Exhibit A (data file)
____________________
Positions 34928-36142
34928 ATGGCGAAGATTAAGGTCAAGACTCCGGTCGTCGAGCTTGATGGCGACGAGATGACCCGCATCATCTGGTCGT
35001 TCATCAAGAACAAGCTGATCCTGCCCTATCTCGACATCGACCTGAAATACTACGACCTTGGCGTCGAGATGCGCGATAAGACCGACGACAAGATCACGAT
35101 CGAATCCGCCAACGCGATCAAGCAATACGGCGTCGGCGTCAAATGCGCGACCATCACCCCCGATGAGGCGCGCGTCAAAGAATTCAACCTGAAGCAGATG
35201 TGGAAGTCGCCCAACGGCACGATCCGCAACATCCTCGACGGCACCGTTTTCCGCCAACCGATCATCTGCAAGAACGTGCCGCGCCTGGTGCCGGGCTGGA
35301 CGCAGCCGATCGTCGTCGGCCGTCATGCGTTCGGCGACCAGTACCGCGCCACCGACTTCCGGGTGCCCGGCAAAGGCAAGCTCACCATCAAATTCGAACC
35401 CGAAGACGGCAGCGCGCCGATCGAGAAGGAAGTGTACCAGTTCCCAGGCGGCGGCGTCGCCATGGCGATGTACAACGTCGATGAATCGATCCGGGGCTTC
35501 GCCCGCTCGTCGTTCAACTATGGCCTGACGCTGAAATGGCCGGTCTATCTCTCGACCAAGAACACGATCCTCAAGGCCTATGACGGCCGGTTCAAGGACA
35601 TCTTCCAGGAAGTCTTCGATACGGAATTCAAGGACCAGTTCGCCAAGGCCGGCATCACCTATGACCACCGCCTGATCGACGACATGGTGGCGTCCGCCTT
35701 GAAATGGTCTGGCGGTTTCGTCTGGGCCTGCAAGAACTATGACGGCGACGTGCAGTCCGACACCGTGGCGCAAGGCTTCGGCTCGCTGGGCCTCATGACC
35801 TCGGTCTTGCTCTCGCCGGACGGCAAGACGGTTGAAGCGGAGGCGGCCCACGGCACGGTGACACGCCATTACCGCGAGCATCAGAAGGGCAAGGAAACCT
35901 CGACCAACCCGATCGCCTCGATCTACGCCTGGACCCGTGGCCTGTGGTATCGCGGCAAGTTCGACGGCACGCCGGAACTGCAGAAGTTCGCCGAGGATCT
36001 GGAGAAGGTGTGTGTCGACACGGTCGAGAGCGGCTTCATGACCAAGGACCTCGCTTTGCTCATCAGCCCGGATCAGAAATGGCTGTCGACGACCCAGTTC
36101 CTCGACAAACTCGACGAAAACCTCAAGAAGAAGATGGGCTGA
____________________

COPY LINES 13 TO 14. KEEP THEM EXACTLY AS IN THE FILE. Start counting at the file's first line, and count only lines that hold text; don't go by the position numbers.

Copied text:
36001 GGAGAAGGTGTGTGTCGACACGGTCGAGAGCGGCTTCATGACCAAGGACCTCGCTTTGCTCATCAGCCCGGATCAGAAATGGCTGTCGACGACCCAGTTC
36101 CTCGACAAACTCGACGAAAACCTCAAGAAGAAGATGGGCTGA